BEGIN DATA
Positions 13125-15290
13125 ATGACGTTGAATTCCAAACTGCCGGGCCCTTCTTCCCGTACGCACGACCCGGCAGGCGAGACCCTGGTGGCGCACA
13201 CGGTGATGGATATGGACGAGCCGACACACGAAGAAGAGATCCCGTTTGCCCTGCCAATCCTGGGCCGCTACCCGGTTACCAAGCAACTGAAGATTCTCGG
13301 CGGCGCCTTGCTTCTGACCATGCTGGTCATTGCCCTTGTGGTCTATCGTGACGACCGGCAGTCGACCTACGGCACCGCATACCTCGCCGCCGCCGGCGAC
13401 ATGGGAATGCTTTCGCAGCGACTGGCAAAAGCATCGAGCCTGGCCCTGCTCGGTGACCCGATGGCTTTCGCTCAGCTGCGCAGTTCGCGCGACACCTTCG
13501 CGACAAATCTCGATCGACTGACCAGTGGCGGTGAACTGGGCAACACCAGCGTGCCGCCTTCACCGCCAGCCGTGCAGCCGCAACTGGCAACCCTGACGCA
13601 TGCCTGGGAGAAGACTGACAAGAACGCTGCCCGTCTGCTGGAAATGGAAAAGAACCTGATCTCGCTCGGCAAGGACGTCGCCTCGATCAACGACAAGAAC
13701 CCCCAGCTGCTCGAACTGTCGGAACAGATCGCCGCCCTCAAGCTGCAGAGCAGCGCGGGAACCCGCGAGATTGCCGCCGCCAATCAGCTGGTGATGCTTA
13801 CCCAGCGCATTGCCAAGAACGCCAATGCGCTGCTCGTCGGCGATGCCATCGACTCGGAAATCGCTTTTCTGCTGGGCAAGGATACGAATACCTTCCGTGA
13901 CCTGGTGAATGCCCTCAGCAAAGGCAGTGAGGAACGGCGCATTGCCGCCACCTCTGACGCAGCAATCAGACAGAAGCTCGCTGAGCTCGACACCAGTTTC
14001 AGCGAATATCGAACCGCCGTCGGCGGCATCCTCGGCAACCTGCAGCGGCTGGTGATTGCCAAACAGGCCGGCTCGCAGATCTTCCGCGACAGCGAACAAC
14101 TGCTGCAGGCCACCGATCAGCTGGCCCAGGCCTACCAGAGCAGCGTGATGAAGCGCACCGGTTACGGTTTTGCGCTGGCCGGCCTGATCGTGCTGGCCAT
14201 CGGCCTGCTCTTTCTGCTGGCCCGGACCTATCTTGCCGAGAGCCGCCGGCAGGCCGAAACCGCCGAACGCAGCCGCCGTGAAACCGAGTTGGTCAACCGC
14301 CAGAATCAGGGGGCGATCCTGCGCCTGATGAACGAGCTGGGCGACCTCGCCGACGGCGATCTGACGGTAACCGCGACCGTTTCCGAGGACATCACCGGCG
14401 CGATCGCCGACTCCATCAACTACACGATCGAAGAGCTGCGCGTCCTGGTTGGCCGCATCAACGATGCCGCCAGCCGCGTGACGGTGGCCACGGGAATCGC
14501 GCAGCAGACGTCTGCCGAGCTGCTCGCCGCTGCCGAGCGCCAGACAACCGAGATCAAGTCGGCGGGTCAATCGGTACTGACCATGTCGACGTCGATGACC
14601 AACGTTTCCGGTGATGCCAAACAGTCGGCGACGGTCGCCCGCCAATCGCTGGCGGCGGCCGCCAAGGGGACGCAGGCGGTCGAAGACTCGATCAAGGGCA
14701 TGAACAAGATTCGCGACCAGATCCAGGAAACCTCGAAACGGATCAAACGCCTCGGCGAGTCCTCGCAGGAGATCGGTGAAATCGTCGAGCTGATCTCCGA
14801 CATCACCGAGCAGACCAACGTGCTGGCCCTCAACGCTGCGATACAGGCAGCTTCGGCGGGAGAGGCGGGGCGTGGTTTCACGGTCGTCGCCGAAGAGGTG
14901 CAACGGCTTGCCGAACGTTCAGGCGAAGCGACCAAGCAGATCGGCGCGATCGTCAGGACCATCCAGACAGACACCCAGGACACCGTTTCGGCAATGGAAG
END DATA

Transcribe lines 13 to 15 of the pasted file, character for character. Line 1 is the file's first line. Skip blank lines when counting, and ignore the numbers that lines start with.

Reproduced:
14201 CGGCCTGCTCTTTCTGCTGGCCCGGACCTATCTTGCCGAGAGCCGCCGGCAGGCCGAAACCGCCGAACGCAGCCGCCGTGAAACCGAGTTGGTCAACCGC
14301 CAGAATCAGGGGGCGATCCTGCGCCTGATGAACGAGCTGGGCGACCTCGCCGACGGCGATCTGACGGTAACCGCGACCGTTTCCGAGGACATCACCGGCG
14401 CGATCGCCGACTCCATCAACTACACGATCGAAGAGCTGCGCGTCCTGGTTGGCCGCATCAACGATGCCGCCAGCCGCGTGACGGTGGCCACGGGAATCGC